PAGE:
As an athlete that grew up in a pretty feminine sport – figure skating, when I started working out at a young age of 14 to compete in a teen division for Figure (a division in bodybuilding for women), I was told by many kids my age as well as adults, not to become manly. I took a 6 year break after my two shows that year to focus on my skating career, but at 21, I got back in the gym and ended up competing in the Bikini class, bulked up and then did Women’s Physique, winning first place and overall in my debut a year later.
That transition from bikini competitor to Women’s Physique was one of the hardest mentally and physically challenging things I have ever experienced.
Not only from the effort I had to put forth, but also from the backlash of the general public. When someone is overweight and a person is rude to them, the public stands up and tells them they are wrong for being judgmental and cruel. However, the same cannot be said about women who enjoy working out and in return, building muscle.
Raw power lifting has opened many doors for women to get involved in competitive lifting. It has grown very large in the past few years with no sign of slowing down. As a former competitor in bodybuilding shows, who has now started competing in power lifting, I still get many comments from the public stating that I am either manly, gross, masculine [insert rude comments here], etc.
You get the point.
When Bodybuilding got very popular with the public, they introduced the bikini division to attract more women to workout and compete as well as bringing in the Women’s Physique class for the smaller WBB to have a place to compete but also for the larger Figure competitors to move up without wanting to be too big. This change opened the door in very similar way that the raw division has in Power Lifting.
Unfortunately, the agenda was to bring in these other classes so that the Female Bodybuilding division would die out. Now there is no longer a Ms. Olympia and many competitions don’t even have Women’s Bodybuilding. I see a problem with this because many women dedicated their life to this division and now what?
How can we females be taken seriously in whichever hobbies we compete in if our chosen sport and the general population are putting limitations on what we feel we can accomplish? I feel that the female bodybuilding was taken out so that bodybuilding would be more appealing to the public eye.
Many people are far too concerned with how we should look and feel but as women, we need to rise up and not let female power lifting slow down in any way. I feel most beautiful with chalk in my face from pulling my hair out of my eyes and baby powder clouds as I stomp my way to the platform. I feel like a Goddess holding 300 pounds in my hands with the most intense facial expression to ever be seen. I feel strong and powerful in the gym and THAT is what I feel makes me even more of a woman than ever before.
The fact that more females are starting to feel comfortable in the weight room is such a huge step in the right direction and the only way it can keep improving is if everyone can jump on the same agenda. To stop putting females in a box of what they should be and letting them decide what defines themselves as “woman” on their own terms. The only way that more females will be able to confidently get under a barbell is if the public stops using figures of speech that talk down to girls and teach their own children they can be whoever they want.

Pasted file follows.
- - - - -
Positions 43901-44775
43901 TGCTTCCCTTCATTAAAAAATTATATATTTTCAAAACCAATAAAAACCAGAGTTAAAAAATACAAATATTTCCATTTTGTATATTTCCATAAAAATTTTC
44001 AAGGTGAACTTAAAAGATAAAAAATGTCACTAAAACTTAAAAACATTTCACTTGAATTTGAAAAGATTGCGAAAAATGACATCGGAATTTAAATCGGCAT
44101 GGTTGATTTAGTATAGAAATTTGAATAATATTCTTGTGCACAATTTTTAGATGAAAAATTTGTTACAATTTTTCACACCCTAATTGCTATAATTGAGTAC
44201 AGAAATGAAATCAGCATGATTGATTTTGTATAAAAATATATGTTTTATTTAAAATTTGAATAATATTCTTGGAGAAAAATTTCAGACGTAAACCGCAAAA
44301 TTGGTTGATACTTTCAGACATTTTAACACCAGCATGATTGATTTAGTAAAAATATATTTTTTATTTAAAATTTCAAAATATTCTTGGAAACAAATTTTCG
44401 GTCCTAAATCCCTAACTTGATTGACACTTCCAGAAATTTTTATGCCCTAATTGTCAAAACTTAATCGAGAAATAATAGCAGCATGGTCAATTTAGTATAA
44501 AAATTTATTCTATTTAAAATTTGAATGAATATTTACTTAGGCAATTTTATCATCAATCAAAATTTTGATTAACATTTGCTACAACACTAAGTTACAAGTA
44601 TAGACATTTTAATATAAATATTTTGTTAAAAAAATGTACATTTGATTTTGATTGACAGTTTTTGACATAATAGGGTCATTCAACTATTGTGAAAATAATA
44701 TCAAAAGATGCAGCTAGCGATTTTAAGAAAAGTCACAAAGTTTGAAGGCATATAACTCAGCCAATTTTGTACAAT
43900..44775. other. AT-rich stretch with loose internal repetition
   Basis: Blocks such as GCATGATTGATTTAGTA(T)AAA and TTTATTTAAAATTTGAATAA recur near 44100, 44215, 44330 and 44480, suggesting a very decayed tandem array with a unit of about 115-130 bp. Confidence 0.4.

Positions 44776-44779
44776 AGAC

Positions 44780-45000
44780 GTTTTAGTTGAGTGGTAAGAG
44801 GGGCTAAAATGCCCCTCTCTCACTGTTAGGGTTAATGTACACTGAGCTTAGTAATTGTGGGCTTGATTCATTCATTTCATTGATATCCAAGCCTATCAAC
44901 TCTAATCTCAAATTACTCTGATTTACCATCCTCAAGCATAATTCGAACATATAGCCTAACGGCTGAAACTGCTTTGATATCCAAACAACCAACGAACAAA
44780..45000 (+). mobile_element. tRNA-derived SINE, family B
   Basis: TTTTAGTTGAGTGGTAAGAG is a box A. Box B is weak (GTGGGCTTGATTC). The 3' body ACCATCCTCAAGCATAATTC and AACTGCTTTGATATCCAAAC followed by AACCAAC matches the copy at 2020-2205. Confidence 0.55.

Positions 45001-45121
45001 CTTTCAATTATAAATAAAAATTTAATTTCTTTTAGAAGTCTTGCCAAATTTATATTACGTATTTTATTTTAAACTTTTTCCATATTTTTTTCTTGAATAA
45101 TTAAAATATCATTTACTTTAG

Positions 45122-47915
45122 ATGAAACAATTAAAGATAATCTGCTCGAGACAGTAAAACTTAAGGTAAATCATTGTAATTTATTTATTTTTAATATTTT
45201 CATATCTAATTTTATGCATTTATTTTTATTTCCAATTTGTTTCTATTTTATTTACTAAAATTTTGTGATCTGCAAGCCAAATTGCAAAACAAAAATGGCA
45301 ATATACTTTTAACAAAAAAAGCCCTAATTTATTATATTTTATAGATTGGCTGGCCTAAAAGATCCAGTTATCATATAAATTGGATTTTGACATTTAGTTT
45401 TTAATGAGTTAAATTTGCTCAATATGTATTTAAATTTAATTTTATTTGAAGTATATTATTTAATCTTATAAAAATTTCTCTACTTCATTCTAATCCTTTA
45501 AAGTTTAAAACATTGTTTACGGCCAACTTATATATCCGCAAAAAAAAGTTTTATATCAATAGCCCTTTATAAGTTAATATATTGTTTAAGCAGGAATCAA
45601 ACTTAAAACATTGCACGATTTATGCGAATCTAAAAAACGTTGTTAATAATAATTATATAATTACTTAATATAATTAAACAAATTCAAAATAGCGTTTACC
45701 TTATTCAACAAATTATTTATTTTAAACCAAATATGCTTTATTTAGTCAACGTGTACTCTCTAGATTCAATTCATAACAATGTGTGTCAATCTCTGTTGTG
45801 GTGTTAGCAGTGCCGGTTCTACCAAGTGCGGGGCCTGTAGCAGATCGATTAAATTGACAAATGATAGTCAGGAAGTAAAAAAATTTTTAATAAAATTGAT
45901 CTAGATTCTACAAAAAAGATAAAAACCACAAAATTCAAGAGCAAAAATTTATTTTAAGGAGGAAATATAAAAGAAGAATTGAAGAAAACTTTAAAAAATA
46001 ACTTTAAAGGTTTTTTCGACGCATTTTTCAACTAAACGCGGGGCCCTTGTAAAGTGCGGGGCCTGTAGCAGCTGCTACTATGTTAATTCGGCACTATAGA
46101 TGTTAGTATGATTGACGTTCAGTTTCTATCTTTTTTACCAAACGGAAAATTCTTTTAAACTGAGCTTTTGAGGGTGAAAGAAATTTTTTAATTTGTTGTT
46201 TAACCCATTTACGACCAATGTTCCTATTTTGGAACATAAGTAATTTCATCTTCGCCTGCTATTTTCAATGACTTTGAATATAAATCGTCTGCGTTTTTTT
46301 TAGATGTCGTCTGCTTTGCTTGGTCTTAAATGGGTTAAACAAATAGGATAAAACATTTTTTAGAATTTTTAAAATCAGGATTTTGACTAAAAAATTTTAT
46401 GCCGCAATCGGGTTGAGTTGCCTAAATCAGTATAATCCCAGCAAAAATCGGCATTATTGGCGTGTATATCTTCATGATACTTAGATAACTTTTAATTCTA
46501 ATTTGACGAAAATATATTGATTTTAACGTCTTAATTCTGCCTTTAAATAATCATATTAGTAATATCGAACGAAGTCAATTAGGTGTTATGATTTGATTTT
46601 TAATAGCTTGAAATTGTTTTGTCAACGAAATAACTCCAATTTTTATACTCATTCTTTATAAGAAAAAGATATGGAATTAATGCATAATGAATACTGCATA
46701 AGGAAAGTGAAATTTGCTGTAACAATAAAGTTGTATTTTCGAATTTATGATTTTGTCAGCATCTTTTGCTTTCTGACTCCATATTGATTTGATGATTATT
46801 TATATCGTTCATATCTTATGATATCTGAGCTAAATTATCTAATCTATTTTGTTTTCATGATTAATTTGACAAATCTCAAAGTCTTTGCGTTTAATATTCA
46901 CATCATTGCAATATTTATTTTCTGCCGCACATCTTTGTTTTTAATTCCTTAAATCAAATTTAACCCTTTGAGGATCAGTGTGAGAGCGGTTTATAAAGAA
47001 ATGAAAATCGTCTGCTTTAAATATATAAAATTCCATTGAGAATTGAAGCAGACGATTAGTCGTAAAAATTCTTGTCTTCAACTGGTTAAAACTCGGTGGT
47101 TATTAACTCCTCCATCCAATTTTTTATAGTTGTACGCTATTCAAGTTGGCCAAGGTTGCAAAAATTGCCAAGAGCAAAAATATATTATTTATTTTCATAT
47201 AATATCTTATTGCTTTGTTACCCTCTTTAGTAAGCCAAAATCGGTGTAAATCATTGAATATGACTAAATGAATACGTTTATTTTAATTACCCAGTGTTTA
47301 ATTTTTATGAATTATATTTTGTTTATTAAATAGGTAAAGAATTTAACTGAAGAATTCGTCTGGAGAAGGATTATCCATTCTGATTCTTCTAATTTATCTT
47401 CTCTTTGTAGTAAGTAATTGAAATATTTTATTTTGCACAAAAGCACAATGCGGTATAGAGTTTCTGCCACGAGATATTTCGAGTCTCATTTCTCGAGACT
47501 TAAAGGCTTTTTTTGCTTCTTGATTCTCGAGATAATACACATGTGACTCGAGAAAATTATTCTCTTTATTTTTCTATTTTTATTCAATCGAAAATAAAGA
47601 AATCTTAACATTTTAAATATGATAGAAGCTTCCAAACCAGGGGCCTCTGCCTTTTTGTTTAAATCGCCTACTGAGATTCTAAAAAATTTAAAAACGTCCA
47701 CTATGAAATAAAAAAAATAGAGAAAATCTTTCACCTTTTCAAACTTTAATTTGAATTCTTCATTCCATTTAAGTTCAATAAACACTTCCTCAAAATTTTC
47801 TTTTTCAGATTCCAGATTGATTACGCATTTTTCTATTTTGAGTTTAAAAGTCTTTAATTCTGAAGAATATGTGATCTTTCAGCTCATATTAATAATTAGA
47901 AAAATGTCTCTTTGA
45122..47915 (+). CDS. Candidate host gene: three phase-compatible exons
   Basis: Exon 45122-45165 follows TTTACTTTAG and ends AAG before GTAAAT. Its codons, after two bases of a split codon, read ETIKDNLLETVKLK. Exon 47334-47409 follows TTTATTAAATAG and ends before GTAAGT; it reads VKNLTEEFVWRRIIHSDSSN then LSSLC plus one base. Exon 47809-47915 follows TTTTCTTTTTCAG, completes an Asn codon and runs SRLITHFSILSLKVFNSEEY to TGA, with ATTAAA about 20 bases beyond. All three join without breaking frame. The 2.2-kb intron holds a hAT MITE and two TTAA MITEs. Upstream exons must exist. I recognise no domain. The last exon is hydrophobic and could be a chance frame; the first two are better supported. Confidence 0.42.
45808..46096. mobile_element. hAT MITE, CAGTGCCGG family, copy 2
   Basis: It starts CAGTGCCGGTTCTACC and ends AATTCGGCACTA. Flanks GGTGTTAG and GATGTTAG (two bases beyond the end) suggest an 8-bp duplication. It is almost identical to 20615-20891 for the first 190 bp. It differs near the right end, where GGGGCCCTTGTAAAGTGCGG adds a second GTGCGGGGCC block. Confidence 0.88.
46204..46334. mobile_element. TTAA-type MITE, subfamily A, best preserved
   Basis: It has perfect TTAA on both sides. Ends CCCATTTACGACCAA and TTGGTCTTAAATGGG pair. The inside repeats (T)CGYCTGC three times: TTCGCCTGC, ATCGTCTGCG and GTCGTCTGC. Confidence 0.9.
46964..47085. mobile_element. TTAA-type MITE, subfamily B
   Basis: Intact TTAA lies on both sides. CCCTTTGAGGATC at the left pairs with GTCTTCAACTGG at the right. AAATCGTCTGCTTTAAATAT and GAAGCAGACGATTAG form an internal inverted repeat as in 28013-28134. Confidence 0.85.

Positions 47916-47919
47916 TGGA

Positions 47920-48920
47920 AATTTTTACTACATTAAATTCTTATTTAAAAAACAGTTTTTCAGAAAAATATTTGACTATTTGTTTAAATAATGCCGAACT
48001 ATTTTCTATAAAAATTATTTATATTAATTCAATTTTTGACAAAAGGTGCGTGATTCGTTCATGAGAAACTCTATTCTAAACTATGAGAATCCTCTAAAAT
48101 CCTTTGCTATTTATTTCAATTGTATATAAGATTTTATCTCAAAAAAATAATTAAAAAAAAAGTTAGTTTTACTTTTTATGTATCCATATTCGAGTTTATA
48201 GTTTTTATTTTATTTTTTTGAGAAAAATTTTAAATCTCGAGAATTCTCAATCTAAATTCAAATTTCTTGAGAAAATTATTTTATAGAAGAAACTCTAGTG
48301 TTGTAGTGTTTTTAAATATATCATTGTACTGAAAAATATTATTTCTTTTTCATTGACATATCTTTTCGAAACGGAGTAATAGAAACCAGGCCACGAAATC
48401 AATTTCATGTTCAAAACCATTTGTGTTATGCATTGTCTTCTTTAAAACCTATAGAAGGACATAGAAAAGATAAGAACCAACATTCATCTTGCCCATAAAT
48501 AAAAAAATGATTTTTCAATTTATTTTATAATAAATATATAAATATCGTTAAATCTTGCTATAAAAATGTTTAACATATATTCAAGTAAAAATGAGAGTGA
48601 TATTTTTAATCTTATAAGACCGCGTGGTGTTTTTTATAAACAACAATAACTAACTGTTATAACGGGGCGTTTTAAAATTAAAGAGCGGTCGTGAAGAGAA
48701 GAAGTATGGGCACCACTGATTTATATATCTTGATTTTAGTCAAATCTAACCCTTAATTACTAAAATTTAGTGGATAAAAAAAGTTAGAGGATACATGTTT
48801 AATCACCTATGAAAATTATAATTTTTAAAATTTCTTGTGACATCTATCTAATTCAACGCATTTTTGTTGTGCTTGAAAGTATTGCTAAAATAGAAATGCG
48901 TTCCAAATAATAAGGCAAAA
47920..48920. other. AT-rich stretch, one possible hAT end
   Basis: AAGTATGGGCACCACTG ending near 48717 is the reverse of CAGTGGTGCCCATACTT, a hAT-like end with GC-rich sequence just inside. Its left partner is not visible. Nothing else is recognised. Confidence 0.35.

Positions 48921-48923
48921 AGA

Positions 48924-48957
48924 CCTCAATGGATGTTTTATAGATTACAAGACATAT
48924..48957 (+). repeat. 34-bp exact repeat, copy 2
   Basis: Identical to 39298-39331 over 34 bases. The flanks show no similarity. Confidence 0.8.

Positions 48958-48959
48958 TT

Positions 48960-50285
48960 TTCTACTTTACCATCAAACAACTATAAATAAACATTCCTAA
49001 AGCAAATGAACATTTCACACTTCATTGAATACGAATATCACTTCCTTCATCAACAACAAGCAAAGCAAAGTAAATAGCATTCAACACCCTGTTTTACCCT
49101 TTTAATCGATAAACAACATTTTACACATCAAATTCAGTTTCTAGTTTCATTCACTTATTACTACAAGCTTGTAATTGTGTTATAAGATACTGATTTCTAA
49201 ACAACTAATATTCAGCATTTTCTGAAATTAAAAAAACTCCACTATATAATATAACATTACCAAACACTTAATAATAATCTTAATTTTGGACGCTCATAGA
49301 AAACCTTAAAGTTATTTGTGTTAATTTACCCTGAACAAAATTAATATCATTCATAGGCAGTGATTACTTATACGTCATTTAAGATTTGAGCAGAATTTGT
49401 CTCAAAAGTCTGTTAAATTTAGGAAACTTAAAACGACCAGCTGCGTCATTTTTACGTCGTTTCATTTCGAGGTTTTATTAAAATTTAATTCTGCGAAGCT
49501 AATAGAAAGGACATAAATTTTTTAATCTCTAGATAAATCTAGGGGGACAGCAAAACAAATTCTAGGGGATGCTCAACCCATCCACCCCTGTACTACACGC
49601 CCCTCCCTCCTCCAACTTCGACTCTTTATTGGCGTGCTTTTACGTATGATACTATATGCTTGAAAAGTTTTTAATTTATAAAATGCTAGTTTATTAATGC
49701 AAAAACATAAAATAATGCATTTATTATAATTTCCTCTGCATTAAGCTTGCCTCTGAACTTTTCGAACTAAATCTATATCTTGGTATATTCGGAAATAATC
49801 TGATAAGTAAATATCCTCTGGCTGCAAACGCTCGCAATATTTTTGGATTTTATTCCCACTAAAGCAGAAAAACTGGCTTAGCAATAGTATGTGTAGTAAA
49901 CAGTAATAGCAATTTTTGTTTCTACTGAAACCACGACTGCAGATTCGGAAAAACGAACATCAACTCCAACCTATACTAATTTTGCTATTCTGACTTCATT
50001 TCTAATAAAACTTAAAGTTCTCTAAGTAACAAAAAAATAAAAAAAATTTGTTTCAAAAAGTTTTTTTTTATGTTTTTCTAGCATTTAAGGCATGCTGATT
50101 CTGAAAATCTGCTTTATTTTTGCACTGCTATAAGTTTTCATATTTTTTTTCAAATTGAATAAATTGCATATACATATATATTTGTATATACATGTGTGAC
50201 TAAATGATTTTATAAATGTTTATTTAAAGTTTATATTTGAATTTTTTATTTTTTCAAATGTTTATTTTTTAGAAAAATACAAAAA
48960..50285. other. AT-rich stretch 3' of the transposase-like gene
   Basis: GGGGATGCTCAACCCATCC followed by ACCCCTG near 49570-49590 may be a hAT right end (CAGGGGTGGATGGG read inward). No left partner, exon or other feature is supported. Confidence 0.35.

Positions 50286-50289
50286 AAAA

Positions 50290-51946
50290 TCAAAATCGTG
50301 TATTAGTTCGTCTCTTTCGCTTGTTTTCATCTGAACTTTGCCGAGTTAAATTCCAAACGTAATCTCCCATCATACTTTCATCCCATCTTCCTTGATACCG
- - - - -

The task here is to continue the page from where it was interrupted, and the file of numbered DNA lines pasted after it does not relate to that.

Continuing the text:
I still teach figure skating to children and when I tell people I power lift and used to compete in bodybuilding shows, they say that they can’t picture that because I am always decked out in pink. What does that have to do with anything? Cant a girl be girly but also not be afraid of getting some calluses on their hands? I also had a little girl tell me I had a ‘boys haircut’ because of my short bob. I quickly taught her that girls can wear their hair however they want – what is defined as boy or girl hair?
I am so blessed to come from a family that let me play coed hockey growing up but my own family has had their reservations before that I quickly stomped. I can’t fault the older generation for not wanting their kids to be dominant and take up space but that is why this new age generation of girls not being afraid to be stronger than the guys is an amazing movement and I don’t want to see it slow down.
We all need to show the public that femininity is not defined as a certain body type, nor is it defined as submissive and weak. It’s whatever we decide we are as females and that shouldn’t be scrutinized. Let’s keep spreading the good news about power lifting and how there is a place for females on the platform. The fact that USAPL Raw Nationals had over 100 women in several different weight classes is huge. It is not a man’s sport, anymore. Nor should it have ever been. Being an athlete is for anyone, any age, any gender. That includes bodybuilding and it most definitely includes power lifting. Don’t let the general public shut this down, too.
Victoria Betollati resides in Atlanta, GA and competes in powerlifting in the 63kg weight class. She trains once a week in Steve Goggins’ garage gym in Marietta. She previously competed in bodybuilding competitions winning the title Ms Georgia 2014 in Women’s Physique. Prior to competing in bodybuilding, she worked as a figure skating director in New York, NY. You can follow her on Instagram or email her by using the contact form below: